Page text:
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War in Syria

Syria's location

The American Friends Service Committee (AFSC) urges the U.S. government to:

  • Initiate, honor and support a comprehensive arms embargo to Syria.
  • Pending an overall permanent ceasefire, support all efforts to introduce localized or short-term ceasefires and support those Syrians who reject violence and are committed to supporting peaceful political change.
  • Increase refugee/humanitarian assistance for the over 5 million Syrians who have been displaced  by violence and ensure that funding is impartially distributed  by needs, irrespective of who has them, or who controls the territory where they live.
  • Extend the U.S. Temporary Protected Status granted to Syrians living in this country. The designation means that eligible Syrian nationals will not be removed from the United States, and may request employment authorization.

Syria’s ongoing civil war is causing death and displacement to many of its people, with children bearing a heavy toll, and much of Syria’s infrastructure has been destroyed. Over three million Syrians have been displaced and over one million refugees have fled to neighboring countries in the Middle East. In the first three months of 2013 alone, the number of Syrian refugees more than doubled. Both displaced people and refugees urgently require ongoing aid  to meet basic needs.Distributing clothing in Burj Barajneh Palestinian refugee camp in Beirut

Drawing lessons from Iraq, AFSC strongly rejects any U.S.-led military intervention, which can only deepen internal Syrian divides. Military intervention in Iraq did not make space for, or enhance possibilities for, political solutions. Rather, it postponed and complicated those necessary and inevitable political negotiations.

Instead AFSC supports a political settlement, locally created, by all people in Syria. Finding solutions which include all Syrians and foster reconciliation will not be easy. But—as the lesson of Iraq proves—solutions imposed by external forces and that emphasize sectarian and ethnic divisions do not work to build peace. To nurture the seeds of long-term reconciliation, AFSC has been supporting a growing network of Syrians in Syria who believe in nonviolence as a means of achieving freedom, equality, dignity and mutual co-existence.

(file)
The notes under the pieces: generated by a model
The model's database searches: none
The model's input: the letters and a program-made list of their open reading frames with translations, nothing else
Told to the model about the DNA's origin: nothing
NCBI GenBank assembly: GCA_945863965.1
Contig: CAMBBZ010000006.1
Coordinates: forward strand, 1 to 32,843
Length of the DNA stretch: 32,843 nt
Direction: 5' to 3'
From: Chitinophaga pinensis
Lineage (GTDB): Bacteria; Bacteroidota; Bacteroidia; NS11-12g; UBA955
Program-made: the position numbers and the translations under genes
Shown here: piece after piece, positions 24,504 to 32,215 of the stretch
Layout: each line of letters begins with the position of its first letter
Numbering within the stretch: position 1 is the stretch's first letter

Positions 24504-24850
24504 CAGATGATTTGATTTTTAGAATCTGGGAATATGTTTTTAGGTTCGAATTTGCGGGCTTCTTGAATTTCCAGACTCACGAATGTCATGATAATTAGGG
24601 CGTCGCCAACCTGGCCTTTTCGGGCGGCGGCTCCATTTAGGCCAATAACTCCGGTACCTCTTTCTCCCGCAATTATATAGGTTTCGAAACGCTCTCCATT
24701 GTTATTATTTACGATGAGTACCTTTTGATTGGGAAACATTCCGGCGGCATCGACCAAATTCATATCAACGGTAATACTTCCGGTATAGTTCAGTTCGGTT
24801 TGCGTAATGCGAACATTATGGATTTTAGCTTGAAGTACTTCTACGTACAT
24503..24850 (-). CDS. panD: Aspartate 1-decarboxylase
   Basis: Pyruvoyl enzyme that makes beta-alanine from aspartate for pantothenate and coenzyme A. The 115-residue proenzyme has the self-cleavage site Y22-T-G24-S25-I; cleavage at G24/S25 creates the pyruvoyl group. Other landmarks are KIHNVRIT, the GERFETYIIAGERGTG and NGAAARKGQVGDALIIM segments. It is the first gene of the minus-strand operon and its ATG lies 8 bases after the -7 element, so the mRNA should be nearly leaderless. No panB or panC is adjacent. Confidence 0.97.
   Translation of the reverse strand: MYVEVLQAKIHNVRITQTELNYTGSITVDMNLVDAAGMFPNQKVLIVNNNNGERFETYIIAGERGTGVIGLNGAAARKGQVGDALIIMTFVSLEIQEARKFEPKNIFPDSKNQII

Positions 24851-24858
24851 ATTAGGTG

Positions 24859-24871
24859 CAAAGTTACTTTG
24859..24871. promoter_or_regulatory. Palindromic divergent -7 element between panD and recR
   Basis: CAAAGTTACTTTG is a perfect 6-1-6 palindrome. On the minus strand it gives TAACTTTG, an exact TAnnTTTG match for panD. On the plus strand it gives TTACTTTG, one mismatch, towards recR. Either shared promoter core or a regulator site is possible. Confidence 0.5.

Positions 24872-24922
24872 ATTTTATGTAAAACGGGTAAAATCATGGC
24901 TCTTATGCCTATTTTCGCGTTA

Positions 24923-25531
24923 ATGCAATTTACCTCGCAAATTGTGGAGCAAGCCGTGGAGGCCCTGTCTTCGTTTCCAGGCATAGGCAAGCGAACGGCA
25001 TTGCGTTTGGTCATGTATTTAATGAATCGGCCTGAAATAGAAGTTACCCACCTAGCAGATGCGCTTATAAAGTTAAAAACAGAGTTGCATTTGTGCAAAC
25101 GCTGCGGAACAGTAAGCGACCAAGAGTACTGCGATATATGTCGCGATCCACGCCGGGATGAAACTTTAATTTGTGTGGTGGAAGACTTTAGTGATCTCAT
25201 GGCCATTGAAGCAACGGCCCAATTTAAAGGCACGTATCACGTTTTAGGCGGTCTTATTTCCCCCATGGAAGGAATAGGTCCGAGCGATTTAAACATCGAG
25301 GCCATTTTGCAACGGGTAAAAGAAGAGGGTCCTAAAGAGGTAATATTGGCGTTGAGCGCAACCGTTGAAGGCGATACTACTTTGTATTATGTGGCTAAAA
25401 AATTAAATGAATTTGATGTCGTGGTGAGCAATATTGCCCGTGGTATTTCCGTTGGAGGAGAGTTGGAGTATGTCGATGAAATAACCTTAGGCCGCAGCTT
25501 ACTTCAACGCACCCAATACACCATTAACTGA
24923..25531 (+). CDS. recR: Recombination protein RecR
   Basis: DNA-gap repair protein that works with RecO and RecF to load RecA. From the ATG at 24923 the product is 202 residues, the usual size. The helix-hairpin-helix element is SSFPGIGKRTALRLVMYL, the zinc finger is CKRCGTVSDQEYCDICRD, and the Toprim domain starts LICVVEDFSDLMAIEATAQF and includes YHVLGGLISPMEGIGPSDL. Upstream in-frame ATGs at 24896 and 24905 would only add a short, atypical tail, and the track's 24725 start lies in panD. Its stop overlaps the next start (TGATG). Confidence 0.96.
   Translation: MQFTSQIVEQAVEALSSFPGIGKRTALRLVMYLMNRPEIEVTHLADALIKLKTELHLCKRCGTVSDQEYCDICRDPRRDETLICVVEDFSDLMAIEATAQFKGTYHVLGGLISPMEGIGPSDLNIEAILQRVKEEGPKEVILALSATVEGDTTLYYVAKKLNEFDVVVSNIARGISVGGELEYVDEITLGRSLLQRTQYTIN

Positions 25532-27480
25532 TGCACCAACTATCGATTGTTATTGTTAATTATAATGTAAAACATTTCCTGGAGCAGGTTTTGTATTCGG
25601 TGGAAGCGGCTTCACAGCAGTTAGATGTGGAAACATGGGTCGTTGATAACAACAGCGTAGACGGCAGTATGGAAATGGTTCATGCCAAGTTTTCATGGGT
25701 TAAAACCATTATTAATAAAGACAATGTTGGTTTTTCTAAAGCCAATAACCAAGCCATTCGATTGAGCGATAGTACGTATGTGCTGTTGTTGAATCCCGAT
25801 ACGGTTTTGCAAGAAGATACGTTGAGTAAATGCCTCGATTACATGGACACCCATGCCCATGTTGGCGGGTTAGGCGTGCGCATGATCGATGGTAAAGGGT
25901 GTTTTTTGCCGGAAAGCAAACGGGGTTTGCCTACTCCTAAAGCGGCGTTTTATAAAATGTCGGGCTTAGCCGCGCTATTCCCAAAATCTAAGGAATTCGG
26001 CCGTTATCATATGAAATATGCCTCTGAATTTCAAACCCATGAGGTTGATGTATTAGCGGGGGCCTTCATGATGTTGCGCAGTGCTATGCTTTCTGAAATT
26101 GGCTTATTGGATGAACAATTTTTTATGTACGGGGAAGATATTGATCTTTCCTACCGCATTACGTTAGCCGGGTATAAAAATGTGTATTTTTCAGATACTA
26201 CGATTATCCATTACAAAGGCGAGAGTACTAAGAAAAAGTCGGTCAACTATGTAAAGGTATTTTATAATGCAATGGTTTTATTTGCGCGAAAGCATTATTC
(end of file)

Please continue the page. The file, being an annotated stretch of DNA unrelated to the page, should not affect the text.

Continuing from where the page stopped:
These Syrians seek to be one community of citizens regardless of sectarian or other differences in identity. They are working locally through religious leaders, members of professional associations, schools, and mothers, to persuade other Syrians in their neighborhoods to put down their arms, to stop kidnappings, and to ensure that all Syrians have equal access to basic needs such as bread.

In support of our partners, AFSC calls on all parties to the conflict to agree to a cease-fire and end to violence. Both the opposition and the government have been responsible for atrocities, and we deplore all such acts. The escalating loss of lifeand use of cluster bombs, which magnify the deaths and destructionmakes it imperative that a cease-fire begin immediately. No side should resort to the use of chemical weapons.

AFSC urges members of the international community to agree to a comprehensive arms embargo, including those weapons being sent via neighboring countries. As a U.S. organization, we urge our government immediately to cease arming groups by covert action in Turkey, and to rescind the treasury license that allows U.S. citizens to raise funds for the Free Syrian Army.

Last month in Senate hearings, Secretary of State John Kerry said, “The United States policy right now is that we are not providing lethal aid, but we are coordinating very, very closely with those who are.” This raises fears of another U.S.-led military excursion that polls show the majority of Americans reject.

Along with taking immediate steps to end its support to armed groups, the U.S. should push other states to impose a comprehensive arms embargo on all parties to the conflict.

AFSC also calls on all countries to increase refugee/humanitarian assistance, and urges all international donors to work with/through the U.N. to coordinate humanitarian assistance on the ground. The needs of Syrian and Palestinian refugees displaced from Syria must be met equitably.

AFSC agrees both with the Syrian government and with the opposition that outsiders coming with their own agendas should not be allowed to drive the process of creating a political solution. A process that leads to a political solution and national reconciliation must be driven by Syrians themselves.

But Syrians must lift up the voices of all its population, including ethnic and religious minorities, refugees (Iraqi and Palestinians) and those who have served the regime, to ensure that none is privileged over the other.

In the meantime, the international community, including the U.S., should avoid the risks of making Syria a proxy war, and give their full support to the efforts of the U.N.-Arab League Special Envoy, Lakhdar Brahimi, to move the parties toward a negotiated solution. 

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